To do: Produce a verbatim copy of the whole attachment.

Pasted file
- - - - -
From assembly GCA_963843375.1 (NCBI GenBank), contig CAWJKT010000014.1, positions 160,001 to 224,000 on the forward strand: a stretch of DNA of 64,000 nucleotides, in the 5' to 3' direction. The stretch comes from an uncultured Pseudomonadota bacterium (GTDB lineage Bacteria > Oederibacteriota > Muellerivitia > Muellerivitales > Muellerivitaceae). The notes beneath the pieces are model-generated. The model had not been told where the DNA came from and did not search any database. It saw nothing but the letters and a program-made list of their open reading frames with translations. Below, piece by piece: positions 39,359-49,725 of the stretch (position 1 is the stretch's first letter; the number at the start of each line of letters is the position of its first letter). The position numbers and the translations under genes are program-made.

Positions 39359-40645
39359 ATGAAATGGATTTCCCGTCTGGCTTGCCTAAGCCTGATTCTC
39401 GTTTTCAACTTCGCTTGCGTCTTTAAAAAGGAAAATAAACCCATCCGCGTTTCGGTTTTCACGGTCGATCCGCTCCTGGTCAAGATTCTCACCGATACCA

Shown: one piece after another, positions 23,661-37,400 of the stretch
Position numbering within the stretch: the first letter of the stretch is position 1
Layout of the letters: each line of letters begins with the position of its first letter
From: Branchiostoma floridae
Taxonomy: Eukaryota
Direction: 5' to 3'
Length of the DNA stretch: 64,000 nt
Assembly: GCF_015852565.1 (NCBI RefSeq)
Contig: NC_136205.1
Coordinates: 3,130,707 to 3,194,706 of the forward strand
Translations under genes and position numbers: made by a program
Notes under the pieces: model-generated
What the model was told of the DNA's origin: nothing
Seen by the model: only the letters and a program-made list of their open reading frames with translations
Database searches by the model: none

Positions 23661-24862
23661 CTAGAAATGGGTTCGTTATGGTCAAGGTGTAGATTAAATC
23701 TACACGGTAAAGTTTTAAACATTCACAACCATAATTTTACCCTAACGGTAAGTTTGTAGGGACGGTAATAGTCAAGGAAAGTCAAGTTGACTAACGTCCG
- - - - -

From assembly GCA_963843375.1 (NCBI GenBank), contig CAWJKT010000014.1, positions 160,001 to 224,000 on the forward strand: a stretch of DNA of 64,000 nucleotides, in the 5' to 3' direction. The stretch comes from an uncultured Pseudomonadota bacterium (GTDB lineage Bacteria > Oederibacteriota > Muellerivitia > Muellerivitales > Muellerivitaceae). The notes beneath the pieces are model-generated. The model had not been told where the DNA came from and did not search any database. It saw nothing but the letters and a program-made list of their open reading frames with translations. Below, piece by piece: positions 39,359-49,725 of the stretch (position 1 is the stretch's first letter; the number at the start of each line of letters is the position of its first letter). The position numbers and the translations under genes are program-made.

Positions 39359-40645
39359 ATGAAATGGATTTCCCGTCTGGCTTGCCTAAGCCTGATTCTC
39401 GTTTTCAACTTCGCTTGCGTCTTTAAAAAGGAAAATAAACCCATCCGCGTTTCGGTTTTCACGGTCGATCCGCTCCTGGTCAAGATTCTCACCGATACCA

Shown: one piece after another, positions 23,661-37,400 of the stretch
Position numbering within the stretch: the first letter of the stretch is position 1
Layout of the letters: each line of letters begins with the position of its first letter
From: Branchiostoma floridae
Taxonomy: Eukaryota
Direction: 5' to 3'
Length of the DNA stretch: 64,000 nt
Assembly: GCF_015852565.1 (NCBI RefSeq)
Contig: NC_136205.1
Coordinates: 3,130,707 to 3,194,706 of the forward strand
Translations under genes and position numbers: made by a program
Notes under the pieces: model-generated
What the model was told of the DNA's origin: nothing
Seen by the model: only the letters and a program-made list of their open reading frames with translations
Database searches by the model: none

Positions 23661-24862
23661 CTAGAAATGGGTTCGTTATGGTCAAGGTGTAGATTAAATC
23701 TACACGGTAAAGTTTTAAACATTCACAACCATAATTTTACCCTAACGGTAAGTTTGTAGGGACGGTAATAGTCAAGGAAAGTCAAGTTGACTAACGTCCG